She saw that he slept, and her head dropped forward until it touched the edge of his bed, but very softly.... And there, for a long time, she remained, until the woven cane left a white impress upon her forehead.
Late in the afternoon the others met below, but Bedient had not awakened. Miss Mallory joined them and told what she had done, and how ill he had been for need of rest.... When the day was ending she stole through the little room into his. Still he slept, so softly, that she bent close to hear his breathing.... All the furious moments of action in recent days passed in swift review, as she stood there in the dark. And from it all came this:
“It is a good thing for a woman to serve a man, with hand and brain,—as one man might serve another—and there’s high joy in it; but a woman must not serve a man that way—if she’d rather have his love than hope of heaven.”
... And when he awakened, she was still beside him.
THE HILLS AND THE SKIES
Varied were the emotions of Dictator Jaffier and Coral City generally, while Bedient slept through that long day of surpassing fortune to the Island. He communicated certain facts to the Dictator next morning, and a day later, the government forces entered and took possession of The Pleiad without firing a shot.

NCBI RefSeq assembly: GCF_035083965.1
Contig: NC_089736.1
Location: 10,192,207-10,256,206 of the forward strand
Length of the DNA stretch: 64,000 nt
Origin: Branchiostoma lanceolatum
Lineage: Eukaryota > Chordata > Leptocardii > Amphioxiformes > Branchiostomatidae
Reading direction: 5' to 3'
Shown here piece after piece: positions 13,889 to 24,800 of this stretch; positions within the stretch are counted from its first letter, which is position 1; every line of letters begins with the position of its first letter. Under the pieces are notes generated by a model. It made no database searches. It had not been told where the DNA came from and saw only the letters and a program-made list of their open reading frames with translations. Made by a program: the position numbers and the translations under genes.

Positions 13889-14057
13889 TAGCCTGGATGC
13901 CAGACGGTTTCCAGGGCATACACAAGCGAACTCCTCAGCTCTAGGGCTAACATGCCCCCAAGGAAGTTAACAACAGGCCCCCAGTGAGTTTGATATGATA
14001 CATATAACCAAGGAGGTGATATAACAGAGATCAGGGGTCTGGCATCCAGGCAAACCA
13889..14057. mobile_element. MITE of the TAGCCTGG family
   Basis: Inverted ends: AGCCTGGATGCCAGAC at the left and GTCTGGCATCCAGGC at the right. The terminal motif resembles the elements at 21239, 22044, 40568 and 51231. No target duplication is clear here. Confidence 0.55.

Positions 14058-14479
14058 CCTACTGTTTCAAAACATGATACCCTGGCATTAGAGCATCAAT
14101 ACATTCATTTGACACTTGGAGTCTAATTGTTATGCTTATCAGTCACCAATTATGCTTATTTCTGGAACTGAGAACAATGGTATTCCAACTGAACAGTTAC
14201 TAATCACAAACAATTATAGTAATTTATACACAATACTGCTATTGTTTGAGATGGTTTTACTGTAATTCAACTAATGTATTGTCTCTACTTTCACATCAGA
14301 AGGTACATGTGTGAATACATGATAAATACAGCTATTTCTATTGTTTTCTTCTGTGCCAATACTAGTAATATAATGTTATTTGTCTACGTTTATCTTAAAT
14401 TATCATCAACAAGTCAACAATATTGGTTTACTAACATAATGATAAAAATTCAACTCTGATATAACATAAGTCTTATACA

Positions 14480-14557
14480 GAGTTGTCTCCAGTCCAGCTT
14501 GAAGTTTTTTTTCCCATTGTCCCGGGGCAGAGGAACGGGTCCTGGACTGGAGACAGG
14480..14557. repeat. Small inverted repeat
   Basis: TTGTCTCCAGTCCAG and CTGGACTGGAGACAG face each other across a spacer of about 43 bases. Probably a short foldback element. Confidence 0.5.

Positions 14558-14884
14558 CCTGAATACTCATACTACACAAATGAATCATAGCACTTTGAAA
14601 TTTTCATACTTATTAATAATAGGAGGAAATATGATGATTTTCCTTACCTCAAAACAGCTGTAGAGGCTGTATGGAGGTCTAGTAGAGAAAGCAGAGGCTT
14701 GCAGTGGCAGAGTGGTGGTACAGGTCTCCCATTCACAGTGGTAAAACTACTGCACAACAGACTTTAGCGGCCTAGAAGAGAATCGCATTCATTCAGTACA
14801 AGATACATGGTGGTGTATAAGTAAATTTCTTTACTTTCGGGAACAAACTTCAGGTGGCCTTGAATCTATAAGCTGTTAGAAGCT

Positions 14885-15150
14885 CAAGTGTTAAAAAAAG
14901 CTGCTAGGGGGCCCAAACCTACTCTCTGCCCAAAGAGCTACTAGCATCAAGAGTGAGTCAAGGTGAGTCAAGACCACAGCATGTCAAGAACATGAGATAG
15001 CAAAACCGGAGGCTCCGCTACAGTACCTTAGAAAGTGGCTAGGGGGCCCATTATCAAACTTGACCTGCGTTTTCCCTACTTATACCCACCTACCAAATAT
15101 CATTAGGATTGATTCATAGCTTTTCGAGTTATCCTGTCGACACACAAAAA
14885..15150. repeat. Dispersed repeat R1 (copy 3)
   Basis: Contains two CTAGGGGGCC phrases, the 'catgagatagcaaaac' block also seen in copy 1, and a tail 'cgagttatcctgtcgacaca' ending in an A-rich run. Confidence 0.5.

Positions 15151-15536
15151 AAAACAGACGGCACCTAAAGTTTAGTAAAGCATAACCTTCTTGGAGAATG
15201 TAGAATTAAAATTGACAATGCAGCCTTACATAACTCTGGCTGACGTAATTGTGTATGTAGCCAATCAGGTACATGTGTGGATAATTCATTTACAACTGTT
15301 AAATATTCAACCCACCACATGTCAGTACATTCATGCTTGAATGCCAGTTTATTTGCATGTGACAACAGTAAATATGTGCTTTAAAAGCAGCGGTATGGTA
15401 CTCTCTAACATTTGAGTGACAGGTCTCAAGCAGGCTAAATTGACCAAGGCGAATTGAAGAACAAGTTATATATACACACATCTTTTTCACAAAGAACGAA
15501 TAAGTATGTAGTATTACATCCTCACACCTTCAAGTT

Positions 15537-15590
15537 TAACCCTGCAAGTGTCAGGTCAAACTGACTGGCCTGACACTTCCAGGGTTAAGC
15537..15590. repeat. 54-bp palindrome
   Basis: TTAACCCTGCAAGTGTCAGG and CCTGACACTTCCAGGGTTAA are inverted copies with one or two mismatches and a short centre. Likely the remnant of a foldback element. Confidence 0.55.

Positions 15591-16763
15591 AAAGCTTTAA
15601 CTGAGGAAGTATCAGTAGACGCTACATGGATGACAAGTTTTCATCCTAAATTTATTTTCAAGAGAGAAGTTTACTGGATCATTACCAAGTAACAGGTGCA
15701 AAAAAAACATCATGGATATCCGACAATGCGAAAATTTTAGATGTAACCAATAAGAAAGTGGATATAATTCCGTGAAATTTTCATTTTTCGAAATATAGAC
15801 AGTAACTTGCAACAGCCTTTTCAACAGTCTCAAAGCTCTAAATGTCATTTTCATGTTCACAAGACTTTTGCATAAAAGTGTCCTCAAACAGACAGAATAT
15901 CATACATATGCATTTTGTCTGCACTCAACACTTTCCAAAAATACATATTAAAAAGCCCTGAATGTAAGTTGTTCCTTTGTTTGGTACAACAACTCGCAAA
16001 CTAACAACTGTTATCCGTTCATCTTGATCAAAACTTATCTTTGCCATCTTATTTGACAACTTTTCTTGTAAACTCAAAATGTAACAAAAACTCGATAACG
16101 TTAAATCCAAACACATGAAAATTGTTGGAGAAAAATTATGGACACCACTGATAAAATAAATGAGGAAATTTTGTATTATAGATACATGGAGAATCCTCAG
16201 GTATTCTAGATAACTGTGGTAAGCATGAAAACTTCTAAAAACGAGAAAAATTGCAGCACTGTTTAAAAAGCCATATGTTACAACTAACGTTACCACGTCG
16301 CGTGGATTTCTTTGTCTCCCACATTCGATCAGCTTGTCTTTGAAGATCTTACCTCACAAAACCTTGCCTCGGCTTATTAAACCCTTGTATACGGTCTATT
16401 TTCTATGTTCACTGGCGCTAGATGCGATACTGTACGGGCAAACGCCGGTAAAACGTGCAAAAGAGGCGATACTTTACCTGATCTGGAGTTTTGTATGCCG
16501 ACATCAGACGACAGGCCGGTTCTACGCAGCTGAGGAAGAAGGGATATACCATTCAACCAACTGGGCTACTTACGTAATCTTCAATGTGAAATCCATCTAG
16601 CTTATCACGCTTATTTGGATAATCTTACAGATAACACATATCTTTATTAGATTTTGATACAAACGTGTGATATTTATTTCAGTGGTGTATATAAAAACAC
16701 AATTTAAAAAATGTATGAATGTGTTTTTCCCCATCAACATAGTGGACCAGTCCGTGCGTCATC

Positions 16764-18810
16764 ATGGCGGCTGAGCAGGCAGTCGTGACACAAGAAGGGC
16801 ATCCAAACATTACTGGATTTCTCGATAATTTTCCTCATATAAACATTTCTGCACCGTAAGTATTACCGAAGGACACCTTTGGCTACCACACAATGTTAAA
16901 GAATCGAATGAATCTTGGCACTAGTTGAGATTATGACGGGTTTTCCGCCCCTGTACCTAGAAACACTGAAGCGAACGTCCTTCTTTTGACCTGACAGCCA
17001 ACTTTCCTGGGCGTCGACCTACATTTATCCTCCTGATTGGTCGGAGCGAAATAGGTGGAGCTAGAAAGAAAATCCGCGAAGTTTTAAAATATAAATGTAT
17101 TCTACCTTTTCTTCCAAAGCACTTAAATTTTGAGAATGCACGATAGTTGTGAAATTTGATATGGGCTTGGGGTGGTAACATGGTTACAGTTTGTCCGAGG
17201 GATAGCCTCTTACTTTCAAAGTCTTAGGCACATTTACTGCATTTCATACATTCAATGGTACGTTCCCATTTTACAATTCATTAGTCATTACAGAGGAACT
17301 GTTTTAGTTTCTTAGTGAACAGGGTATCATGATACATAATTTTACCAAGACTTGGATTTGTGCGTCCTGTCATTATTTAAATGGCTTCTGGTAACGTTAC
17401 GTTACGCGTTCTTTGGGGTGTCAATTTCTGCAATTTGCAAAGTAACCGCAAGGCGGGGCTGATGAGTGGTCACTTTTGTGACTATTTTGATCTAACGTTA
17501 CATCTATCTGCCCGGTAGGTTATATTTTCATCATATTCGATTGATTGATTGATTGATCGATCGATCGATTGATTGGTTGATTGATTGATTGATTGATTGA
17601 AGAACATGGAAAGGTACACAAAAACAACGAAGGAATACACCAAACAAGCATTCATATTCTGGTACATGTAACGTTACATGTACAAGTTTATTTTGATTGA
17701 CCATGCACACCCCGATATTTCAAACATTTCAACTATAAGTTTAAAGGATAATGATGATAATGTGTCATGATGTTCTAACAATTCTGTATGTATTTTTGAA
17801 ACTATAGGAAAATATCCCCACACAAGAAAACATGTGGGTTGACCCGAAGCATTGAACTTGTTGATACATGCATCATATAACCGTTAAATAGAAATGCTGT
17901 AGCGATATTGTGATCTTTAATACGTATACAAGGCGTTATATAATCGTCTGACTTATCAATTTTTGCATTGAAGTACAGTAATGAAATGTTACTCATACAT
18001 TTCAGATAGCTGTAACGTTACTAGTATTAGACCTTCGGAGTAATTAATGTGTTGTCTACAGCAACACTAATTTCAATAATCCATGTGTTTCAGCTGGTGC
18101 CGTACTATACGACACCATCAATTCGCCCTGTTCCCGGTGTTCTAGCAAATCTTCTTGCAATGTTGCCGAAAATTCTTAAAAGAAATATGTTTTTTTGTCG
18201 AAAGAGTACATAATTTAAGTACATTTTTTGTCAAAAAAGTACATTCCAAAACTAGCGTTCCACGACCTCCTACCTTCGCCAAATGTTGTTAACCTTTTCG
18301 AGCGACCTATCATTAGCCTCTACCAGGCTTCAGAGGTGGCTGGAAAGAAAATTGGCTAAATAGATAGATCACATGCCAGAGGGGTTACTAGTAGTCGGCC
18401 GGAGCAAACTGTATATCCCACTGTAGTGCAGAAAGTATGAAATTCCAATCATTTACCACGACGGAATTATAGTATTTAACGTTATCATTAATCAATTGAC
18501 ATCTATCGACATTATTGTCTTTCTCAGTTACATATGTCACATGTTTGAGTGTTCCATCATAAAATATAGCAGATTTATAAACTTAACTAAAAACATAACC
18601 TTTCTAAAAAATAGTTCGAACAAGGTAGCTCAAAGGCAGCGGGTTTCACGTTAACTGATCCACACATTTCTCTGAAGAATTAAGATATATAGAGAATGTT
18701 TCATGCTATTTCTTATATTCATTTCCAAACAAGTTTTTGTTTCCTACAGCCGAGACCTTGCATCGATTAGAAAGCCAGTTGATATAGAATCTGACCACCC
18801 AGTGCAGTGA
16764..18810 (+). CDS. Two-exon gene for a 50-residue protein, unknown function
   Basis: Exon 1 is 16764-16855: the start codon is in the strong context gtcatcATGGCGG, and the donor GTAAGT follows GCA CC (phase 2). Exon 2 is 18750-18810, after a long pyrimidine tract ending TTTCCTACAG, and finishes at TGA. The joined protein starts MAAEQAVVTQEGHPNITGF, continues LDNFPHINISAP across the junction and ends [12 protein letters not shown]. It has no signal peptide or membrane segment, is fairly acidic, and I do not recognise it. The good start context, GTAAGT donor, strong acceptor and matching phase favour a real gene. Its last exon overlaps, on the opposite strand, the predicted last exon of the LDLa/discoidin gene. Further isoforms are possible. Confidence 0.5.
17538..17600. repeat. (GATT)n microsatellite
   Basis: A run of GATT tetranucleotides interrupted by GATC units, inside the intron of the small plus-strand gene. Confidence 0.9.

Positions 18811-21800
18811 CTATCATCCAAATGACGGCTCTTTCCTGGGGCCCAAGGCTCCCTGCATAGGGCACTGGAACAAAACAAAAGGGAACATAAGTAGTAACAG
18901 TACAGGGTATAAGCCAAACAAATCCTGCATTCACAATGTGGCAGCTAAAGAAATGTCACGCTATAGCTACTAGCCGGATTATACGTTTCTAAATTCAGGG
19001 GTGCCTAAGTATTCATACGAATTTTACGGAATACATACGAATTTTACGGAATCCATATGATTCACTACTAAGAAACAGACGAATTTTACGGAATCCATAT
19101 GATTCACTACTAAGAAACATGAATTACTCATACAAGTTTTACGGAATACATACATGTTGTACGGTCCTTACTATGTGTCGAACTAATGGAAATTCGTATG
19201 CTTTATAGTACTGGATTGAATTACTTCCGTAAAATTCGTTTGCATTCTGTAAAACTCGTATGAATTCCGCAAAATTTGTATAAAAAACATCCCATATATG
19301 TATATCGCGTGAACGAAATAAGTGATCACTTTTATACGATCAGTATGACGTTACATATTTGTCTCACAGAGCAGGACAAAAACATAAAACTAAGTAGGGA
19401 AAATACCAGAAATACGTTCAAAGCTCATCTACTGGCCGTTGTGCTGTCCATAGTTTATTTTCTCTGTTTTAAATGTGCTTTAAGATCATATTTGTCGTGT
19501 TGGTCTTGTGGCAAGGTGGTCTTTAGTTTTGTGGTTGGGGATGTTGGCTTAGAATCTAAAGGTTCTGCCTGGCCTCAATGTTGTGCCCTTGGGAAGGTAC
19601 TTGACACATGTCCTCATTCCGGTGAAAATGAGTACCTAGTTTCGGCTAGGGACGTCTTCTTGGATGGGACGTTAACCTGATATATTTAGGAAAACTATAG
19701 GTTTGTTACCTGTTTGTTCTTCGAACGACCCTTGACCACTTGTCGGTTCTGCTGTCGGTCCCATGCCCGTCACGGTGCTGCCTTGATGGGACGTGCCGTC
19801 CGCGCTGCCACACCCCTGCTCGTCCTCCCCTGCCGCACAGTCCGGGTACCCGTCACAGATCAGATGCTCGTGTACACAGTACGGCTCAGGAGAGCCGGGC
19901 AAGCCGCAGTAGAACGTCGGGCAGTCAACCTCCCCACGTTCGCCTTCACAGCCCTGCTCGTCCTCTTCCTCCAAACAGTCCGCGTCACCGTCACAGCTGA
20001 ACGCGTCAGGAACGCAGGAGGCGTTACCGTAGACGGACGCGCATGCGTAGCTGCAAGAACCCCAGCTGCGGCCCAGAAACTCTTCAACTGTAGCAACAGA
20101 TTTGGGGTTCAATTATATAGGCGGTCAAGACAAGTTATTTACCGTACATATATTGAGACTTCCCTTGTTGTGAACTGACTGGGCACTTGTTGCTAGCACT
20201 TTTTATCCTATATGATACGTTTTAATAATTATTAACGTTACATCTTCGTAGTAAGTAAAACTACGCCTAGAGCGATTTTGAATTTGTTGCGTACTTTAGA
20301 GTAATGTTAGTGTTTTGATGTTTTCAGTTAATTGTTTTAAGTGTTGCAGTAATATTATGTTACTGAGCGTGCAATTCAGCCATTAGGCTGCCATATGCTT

It did not transpire at this time that the vast inflation of war-sentiment in Equatoria was pricked with a knife, so small that a woman could conceal it in her hair.
Bedient intervened between Jaffier and Senora Rey, and upon the latter a substantial settlement was made, as well as a generous annuity. Within three days, the Glow-worm had left Coral City for an Antillean port, to connect with a South American steamer. The Sorensons and one Chinese accompanied her. The Glow-worm shone as one lavishly rich, but trembled with fears which she dared not express, until Equatoria should sink from her horizon.
Jaffier’s gunboat, which had followed the Savonarola on principle and deserted for the unlit tramp, drove this latter destiny-maker through the coral passage in daylight, and around to the harbor, amid the subdued rejoicing of the Defenders. Subdued, because the Defenders were jerky with fear of a trick, even with the guns and ammunition safely stored in the Capitol—until the message from Bedient to Jaffier made certain mysterious issues clear.
The Pleiad guests were not summarily routed, but the force of law, and the flood of light, suddenly turned upon every corner of this establishment, destroyed the atmosphere for crime and concupiscence. The paintings and various beautiful collections of the late art-lover-and-patron, were gathered together in one of the great wings of the establishment, and opened to the people. The magnificent grounds became a public park.